which scientists say would trigger a “profound increase” in coastal flooding.
The Washington coast could see as much sea level rise as 4 to 6 inches — in the next three decades as it did in the previous century. By the end of the century, the state could see nearly 3 feet in average sea level rise, according to the new projections, a jump from 2 feet in past studies.
WE the PEOPLE - the "goose" that lays the golden egg - are just as important as ALL of those involved in providing - the capital that feeds the goose -
ONE is NOT a pre-requisite of the other - they BOTH CO-EXIST -
STOP THE STRASBOURG CIRCUS
Responsible department: Foreign and Commonwealth Office
We the undersigned believe that the €200 million spent every year moving the European Parliament between Brussels and Strasbourg is a waste of taxpayers’ money. We are further concerned that the travelling circus generates 20,000 tonnes of CO₂ at a time when all countries are supposed to be cutting their levels of pollution. We want the British Government to support the ‘One Seat Campaign’ and lobby for the end of the Strasbourg Circus.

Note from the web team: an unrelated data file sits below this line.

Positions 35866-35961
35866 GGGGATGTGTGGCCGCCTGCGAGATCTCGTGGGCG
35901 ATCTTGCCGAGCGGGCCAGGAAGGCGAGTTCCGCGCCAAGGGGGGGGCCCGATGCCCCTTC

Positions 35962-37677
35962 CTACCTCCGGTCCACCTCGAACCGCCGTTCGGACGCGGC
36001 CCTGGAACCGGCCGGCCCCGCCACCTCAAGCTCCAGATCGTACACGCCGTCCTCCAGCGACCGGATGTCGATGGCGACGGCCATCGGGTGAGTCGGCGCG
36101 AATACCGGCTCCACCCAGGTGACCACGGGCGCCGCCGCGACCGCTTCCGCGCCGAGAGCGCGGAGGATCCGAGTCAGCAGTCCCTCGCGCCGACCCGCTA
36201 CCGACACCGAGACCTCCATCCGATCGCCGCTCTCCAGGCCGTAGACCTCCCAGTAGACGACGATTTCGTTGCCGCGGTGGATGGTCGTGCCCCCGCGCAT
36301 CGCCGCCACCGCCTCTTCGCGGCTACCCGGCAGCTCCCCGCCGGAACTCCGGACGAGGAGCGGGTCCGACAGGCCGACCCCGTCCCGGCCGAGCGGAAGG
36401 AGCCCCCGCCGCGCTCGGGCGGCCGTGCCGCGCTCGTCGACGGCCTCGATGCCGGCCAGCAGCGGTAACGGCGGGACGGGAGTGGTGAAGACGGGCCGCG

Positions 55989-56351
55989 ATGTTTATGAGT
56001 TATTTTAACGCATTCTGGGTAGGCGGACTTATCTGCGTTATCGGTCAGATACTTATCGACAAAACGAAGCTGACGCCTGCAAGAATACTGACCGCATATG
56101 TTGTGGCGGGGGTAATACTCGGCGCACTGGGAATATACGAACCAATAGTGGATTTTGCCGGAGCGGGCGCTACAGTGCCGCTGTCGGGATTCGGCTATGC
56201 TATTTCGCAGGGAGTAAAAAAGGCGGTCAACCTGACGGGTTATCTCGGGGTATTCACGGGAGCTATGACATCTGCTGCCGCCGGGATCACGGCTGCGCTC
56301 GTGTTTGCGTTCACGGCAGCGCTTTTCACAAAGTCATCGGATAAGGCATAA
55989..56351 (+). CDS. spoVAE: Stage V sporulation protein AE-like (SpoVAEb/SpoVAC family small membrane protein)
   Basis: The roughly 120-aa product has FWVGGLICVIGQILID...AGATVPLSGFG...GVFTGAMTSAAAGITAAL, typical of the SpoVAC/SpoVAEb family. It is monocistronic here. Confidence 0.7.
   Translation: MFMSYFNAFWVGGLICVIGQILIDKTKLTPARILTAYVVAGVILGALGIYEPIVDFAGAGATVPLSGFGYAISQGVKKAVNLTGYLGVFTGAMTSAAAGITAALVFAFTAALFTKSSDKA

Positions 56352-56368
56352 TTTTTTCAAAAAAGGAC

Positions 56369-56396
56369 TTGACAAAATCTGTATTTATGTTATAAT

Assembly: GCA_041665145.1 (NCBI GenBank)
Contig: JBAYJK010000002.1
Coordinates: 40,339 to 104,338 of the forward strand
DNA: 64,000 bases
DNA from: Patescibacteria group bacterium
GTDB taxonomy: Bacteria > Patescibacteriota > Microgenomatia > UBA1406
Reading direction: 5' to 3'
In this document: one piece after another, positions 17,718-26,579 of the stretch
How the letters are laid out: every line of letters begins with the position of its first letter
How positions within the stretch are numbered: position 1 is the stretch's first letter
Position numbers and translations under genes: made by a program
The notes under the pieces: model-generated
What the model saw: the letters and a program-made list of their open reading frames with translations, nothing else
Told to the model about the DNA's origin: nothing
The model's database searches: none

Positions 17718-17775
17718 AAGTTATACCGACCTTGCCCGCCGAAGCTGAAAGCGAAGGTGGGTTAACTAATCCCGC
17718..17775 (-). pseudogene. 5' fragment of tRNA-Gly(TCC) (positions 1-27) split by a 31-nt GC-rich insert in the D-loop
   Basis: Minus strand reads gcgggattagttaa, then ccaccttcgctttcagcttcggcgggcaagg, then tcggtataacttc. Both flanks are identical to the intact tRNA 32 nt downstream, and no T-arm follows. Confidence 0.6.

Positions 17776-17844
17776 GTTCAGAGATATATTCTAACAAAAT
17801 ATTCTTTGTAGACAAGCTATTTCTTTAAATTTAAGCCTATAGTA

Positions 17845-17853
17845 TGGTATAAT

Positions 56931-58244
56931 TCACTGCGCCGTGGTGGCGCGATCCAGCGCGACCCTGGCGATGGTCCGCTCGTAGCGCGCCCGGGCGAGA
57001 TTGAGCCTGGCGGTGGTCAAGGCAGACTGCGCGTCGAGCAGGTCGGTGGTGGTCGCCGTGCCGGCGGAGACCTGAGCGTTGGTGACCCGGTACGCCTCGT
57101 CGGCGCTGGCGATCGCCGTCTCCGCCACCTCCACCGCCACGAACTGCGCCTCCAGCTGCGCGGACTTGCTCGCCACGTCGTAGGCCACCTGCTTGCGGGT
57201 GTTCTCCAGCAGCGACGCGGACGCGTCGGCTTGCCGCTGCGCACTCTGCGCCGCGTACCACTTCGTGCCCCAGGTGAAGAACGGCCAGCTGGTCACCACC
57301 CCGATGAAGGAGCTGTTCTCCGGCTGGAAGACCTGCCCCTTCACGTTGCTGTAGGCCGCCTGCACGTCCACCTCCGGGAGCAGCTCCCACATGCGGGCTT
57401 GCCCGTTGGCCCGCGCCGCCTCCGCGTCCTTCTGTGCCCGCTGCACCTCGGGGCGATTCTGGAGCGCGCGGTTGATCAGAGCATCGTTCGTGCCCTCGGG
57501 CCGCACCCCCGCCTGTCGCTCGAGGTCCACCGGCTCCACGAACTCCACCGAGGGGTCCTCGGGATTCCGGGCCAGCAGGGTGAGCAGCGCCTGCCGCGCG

We request that the Prime Minister submits a proposal in support of the ‘One Seat Campaign’ to the European Council demanding a change in European law so that the European Parliament need only meet in one place.
profound sub-conscious effect on me at the time - because
all of my father's earth-husbandry has resulted in my long-term
involvement in the cultivation of indigenous European species
bonsai - particularly sessile oaks - as well as 10 years of dedicated
custodianship of an ancient oak woodland in Wales.
the milestones reached in the last year alone have been exceptional.
DeepMind, the British AI company owned by Google, has defeated the world champion at Go, the ancient game that requires a finely-tuned sense of intuition to master. Driverless cars now seem like an inevitability rather than a curiosity. Error rates on image recognition technology have dropped from 25pc in 2011 to less than 4pc.
AI is graduating from theory and academic papers to everyday life. If the last 10 years has been defined by the plummeting costs of microprocessors and sensors that have made smartphones a commodity product, the future is about building intelligent systems that can make them more powerful.
Ergo, the companies that will profit might not be the ones with expertise in hardware design, but those who can build software that talks back.
The missing name here is Apple. The undisputed victor of the smartphone-building wars, in profit and influence if not quite in market share, Apple’s expertise when it comes to AI is less clear.